Cultures of Control
This collection of essays explores the history of control by looking at a variety of cultural forms, practices, and beliefs. These ideas are examined critically, not only in the light of the possibilities which control technologies seem to offer for resolving human problems, but also the contradictory moral, political, and economic consequences they have had. The discussion takes into account the important modes in which humans have cast their organizational efforts: political, social, sychological, economic, and legal. It also takes a longue durée view of the history of control, looking back to the eighteenth and nineteenth centuries, and establishes the continuities in the twentieth century as a transatlantic phenomenon.
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Contexts of Control
Nature Out of Control Cultural Origins and Environmental Implications of Large Technological Systems
Measuring Cloth by the Elbow and a Thumb Resistance to Numbers in France of the 1780s
The Meaning of Cleaning Producing Harmony and Hygiene in the Home
How the Motor Car Conquered the Road
Culture Technology and Constructed Memory in Disneys New Town Technonostalgia in Historical Perspective
How to Make Chance Manageable Statistical Thinking and Cognitive Devices in Manufacturing Control
Ideology Counts Controlling the Bodies of Concentration Camp Prisoners
Beasts and Systems Taming and Stability in the History of Control
Liquifying Information Controlling the Flood in the Cold War and Beyond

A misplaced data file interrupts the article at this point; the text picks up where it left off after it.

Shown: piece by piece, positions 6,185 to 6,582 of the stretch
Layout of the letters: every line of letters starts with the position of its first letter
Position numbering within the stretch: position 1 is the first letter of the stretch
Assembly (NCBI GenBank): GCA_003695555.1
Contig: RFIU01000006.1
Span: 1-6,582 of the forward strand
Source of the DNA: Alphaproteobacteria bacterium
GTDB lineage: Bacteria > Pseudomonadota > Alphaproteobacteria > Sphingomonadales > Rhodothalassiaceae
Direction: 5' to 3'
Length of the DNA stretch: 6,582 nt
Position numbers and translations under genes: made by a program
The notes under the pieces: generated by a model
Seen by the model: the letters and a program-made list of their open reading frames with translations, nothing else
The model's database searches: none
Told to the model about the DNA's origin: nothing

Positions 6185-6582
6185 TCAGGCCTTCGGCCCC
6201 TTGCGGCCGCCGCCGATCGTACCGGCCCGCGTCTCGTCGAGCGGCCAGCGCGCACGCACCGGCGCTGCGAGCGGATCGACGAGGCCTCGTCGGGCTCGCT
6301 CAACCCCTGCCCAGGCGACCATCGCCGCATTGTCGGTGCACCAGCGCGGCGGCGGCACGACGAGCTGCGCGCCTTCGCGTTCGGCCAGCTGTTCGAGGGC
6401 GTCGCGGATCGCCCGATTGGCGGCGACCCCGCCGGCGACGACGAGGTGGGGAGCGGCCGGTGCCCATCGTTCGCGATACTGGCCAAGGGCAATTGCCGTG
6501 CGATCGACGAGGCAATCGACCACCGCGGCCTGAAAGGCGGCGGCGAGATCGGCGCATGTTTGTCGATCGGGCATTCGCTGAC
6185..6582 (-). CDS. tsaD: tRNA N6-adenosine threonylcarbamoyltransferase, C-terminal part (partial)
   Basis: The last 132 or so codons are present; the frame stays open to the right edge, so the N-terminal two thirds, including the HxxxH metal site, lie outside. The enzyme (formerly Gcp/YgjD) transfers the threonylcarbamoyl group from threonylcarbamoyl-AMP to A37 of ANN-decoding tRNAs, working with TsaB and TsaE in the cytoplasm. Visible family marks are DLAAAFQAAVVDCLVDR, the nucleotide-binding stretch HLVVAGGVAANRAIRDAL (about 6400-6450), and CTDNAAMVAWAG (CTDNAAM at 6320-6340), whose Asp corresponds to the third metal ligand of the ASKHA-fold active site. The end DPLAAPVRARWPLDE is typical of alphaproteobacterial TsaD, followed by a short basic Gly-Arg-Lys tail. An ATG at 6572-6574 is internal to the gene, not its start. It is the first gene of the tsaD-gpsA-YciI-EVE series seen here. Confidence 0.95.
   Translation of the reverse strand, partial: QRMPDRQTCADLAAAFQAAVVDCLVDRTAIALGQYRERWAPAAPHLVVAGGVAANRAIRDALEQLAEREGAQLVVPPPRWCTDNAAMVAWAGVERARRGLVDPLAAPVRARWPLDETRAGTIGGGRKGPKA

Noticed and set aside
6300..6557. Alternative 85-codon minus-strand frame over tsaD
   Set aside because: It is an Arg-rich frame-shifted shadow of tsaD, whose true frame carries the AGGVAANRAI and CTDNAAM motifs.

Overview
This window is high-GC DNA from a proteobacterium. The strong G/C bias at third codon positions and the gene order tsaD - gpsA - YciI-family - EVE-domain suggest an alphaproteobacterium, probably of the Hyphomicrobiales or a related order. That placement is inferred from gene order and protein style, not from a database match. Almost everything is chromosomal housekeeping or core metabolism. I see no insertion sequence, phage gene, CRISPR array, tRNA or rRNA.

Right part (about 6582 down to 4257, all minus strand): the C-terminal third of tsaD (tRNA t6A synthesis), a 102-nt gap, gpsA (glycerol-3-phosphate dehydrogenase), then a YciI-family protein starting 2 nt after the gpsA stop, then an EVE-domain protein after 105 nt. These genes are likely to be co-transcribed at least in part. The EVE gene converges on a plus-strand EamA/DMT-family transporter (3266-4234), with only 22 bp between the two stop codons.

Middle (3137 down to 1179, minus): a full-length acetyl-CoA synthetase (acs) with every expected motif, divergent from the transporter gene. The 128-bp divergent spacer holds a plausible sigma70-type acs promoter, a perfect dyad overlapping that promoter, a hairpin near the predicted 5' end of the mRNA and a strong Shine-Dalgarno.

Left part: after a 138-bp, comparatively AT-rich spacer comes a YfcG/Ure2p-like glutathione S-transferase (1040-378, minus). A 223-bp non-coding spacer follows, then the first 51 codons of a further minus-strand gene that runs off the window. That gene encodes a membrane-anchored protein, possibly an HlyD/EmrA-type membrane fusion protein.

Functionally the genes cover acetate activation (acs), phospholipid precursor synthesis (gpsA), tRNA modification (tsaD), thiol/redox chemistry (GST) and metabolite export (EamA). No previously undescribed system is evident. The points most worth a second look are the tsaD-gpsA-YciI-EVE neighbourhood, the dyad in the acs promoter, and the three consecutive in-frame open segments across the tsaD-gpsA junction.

Striving for Optimal Control Soviet Cybernetics as a Science of Government
administration American amplifier argued Auschwitz automated automobile B. F. Skinner became behavior Burbock Cambridge Celebration Celebration's Center central circulation cleaning communication Condorcet construction control chart control systems create culture of control cyberneticians cybernetics Disney Disney's doctors economic electrical Elmer Sperry engineers Enlightenment EPCOT example factory feedback fire control France French Hemmets housewife human hygiene ideas ideology industrial instrumental reason Labor Action Langdon Winner Langlet machines manufacturing mathematical Maurer means measure mechanical metaphor methods military modern Molella moral nature Nazi Norbert Norbert Wiener objects operation organization Oswald Pohl philosophes Physiocrats political prisoners problem production Revolution road scientific scientists servo-mechanism Shewhart social society Soviet space Sperry statistical control Stockholm technical techniques technological systems term theory tion Touring Club Turgot University Press urban Vannevar Bush Wiener Wiley Post workers World World War II wrote York